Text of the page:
PULASKI, NY — Synthetic drugs continue to pose a significant public health threat in communities across the country. Earlier this month, more than 100 people were hospitalized within a short time period for synthetic drug overdose in New Haven, Connecticut. Health officials there issued a public health alert, warning people of the dangers of the drugs after several people convulsed and collapsed at a public park. This was not an isolated incident and our region is no stranger to the impact of synthetics drugs. Last May, in Syracuse about 20 people overdosed on synthetics near the Rescue Mission and, after experiencing similar reactions, had to be treated at local hospitals. In April, public health warnings were issued across the country after a multi-state outbreak of synthetic cannabinoids users experienced severe life-threatening bleeding after using the drug. Health officials believe that the batches of synthetic drugs were laced with rat poison or blood thinners. Though cases where multiple people overdose at the same time from the same drug draw more media attention, overdoses are ongoing issue.
Initially, when synthetic cannabinoid drugs started making its way into communities it was often sold in convenience stores or head shops and labeled as “potpourri” to mask its intended use as a drug. Using flashy packaging, often featuring cartoon characters on it, the drugs were portrayed as a “legal” alternative to marijuana and it appealed to many users because it would not appear on drug tests. But as we now know, these drugs are far from safe. According to health officials, the drugs can be up to 200 times more potent than THC – the chemical in marijuana that causes users to get high. Further, many health officials have claimed that synthetic drugs are becoming more powerful and unpredictable making them tough to treat. Some of the common side effects are psychotic episodes, aggression, dangerously high blood pressure, loss of consciousness and other cardiac issues.
Due to federal and state actions regarding synthetics, there is a reduction in sales in convenience stores and head shops. While there are cases where law enforcement continue to find illegal distribution occurring in stores, the sales have been mainly driven underground and are being sold on the street like other illegal drugs. Synthetics are often cheap which appeals to users and the penalties for possession do not bear much of a consequence.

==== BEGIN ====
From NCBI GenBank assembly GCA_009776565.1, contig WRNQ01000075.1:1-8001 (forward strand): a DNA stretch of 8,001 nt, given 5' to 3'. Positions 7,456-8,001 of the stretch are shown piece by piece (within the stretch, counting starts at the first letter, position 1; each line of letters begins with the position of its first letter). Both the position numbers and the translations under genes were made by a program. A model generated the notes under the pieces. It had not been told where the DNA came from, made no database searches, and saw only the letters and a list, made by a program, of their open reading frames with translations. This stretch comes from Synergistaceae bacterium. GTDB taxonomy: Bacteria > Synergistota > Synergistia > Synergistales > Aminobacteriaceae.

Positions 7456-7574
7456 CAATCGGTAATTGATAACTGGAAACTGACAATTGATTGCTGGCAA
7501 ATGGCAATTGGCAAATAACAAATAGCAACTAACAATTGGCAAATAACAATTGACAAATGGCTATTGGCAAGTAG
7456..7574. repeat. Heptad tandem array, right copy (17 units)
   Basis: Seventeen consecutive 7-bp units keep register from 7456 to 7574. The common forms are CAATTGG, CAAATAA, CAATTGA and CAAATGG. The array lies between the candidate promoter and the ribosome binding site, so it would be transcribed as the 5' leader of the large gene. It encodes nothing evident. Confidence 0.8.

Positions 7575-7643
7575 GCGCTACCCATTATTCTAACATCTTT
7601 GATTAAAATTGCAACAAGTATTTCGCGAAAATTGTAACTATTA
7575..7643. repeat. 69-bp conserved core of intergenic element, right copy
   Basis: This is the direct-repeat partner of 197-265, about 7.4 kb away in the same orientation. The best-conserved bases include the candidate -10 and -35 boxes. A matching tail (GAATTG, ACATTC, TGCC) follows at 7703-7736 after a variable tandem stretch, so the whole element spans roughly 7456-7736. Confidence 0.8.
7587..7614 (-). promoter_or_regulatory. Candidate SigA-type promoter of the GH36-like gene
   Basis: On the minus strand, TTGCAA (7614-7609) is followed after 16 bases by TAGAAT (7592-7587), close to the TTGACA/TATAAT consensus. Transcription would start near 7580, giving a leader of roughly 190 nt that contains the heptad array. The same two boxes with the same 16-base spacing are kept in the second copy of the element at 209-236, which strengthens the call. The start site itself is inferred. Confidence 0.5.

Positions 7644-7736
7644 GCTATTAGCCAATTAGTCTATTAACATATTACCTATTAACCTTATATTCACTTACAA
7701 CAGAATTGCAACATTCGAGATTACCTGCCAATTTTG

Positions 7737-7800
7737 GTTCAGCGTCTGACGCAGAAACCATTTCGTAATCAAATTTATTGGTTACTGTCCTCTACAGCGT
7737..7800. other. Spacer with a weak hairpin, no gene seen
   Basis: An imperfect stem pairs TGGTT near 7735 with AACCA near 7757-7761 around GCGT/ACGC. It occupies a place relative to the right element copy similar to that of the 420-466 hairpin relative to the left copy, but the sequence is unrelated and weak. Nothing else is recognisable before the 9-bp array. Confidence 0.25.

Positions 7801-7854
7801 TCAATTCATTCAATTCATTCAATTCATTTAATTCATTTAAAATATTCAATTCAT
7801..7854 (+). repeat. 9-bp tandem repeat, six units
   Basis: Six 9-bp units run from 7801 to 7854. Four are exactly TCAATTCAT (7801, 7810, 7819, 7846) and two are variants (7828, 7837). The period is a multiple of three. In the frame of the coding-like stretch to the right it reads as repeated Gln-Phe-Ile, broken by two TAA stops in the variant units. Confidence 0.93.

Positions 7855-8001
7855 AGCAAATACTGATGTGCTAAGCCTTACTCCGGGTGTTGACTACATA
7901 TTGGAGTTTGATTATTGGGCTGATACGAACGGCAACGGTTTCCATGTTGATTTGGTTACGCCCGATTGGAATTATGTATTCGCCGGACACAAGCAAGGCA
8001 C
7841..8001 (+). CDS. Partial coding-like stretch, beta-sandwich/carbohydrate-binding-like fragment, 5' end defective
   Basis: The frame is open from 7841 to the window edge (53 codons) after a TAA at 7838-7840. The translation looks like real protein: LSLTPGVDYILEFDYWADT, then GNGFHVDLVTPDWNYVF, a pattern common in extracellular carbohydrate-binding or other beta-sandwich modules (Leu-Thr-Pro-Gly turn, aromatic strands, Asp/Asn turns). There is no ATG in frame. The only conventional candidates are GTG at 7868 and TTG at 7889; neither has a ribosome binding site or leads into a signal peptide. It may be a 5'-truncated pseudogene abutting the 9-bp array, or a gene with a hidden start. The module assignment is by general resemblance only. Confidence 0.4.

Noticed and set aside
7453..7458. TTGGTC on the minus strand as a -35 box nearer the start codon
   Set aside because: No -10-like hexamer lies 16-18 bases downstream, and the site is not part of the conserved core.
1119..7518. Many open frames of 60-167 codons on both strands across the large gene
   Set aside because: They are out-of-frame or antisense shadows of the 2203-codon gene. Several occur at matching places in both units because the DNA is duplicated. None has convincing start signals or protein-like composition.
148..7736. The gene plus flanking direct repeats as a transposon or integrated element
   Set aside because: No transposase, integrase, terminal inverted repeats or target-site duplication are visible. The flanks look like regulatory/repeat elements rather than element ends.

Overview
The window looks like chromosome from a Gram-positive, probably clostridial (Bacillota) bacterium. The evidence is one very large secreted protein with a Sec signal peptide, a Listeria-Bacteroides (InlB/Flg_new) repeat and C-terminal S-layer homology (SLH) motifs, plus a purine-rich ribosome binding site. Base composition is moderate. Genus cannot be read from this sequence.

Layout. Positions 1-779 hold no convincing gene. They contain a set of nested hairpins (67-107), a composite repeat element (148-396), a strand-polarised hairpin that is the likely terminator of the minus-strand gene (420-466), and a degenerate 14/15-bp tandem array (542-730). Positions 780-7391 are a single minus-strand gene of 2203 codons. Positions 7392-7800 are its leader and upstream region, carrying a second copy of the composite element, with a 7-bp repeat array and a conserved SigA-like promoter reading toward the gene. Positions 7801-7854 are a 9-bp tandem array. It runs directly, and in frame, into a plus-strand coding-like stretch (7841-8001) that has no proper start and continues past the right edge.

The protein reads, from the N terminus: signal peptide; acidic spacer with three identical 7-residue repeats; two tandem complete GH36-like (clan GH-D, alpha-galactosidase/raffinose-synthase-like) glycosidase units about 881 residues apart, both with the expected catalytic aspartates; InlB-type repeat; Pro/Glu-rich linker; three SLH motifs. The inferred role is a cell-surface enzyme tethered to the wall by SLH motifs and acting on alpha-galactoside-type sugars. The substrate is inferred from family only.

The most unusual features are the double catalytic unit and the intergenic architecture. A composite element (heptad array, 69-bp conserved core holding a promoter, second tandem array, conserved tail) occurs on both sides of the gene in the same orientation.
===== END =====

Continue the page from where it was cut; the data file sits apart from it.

Synthetics are a fast-moving target for law enforcement and state and federal policymakers. In order for law enforcement to penalize either the drug dealer or user, the drug first must be listed as a controlled substance. In the case of synthetics, underground chemists are constantly altering the drugs to avoid using compounds that are listed on the controlled substance list. Our laws need to close this loophole. Authorizing the state Commissioner of Health to add chemicals to the controlled substance list as needed, rather than waiting for the legislature to add each chemical compound is a sensible way to address this. Another feasible alternative would be to enact a drug mimicking law. Both would eliminate the lag that currently exists in banning these dangerous drugs and allow the state to better respond to the chemical swapping that the manufacturers are doing to shirk the law.
Many state lawmakers, particularly in the Assembly, are simply opposed to creating any new criminal penalties for the selling or possession of drugs based on their political ideology. In addressing the drug crisis, they only want to tackle it from one side –through treatment. While we should not discount treating addiction as an important component to addressing substance abuse, one also cannot ignore the fact that dealers are profiting from selling dangerous drugs like synthetics and destroying lives in the process. Moreover, how can we expect to see a reduction in substance abuse if we do not appropriately penalize those who traffic these drugs. The answer is, we won’t. Despite these challenges, this issue is very much a priority for me and it is one that I will continue to fight in Albany.
If you have any questions or comments regarding this or any other state issue, please contact me. My office can be reached by mail at 200 North Second Street, Fulton, New York 13069, by e-mail at firstname.lastname@example.org, or by calling (315) 598-5185. You also can friend me, Assemblyman Barclay, on Facebook.